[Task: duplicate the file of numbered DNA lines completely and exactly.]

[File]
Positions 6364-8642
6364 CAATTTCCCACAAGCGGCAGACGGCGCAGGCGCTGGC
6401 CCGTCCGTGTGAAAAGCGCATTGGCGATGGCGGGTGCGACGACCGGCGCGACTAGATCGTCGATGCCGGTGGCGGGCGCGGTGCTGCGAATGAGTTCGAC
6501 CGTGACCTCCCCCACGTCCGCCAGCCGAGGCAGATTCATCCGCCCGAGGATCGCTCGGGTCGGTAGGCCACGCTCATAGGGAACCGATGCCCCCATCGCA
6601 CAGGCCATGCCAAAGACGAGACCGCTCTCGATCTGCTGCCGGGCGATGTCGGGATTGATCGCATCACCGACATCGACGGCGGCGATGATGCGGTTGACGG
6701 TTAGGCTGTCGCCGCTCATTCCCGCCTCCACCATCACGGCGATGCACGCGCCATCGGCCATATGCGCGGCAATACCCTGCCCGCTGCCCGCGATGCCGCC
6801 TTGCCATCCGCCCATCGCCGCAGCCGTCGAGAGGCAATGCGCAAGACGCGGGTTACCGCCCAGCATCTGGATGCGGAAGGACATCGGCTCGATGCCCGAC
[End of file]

Positions 6364-8642
6364 CAATTTCCCACAAGCGGCAGACGGCGCAGGCGCTGGC
6401 CCGTCCGTGTGAAAAGCGCATTGGCGATGGCGGGTGCGACGACCGGCGCGACTAGATCGTCGATGCCGGTGGCGGGCGCGGTGCTGCGAATGAGTTCGAC
6501 CGTGACCTCCCCCACGTCCGCCAGCCGAGGCAGATTCATCCGCCCGAGGATCGCTCGGGTCGGTAGGCCACGCTCATAGGGAACCGATGCCCCCATCGCA
6601 CAGGCCATGCCAAAGACGAGACCGCTCTCGATCTGCTGCCGGGCGATGTCGGGATTGATCGCATCACCGACATCGACGGCGGCGATGATGCGGTTGACGG
6701 TTAGGCTGTCGCCGCTCATTCCCGCCTCCACCATCACGGCGATGCACGCGCCATCGGCCATATGCGCGGCAATACCCTGCCCGCTGCCCGCGATGCCGCC
6801 TTGCCATCCGCCCATCGCCGCAGCCGTCGAGAGGCAATGCGCAAGACGCGGGTTACCGCCCAGCATCTGGATGCGGAAGGACATCGGCTCGATGCCCGAC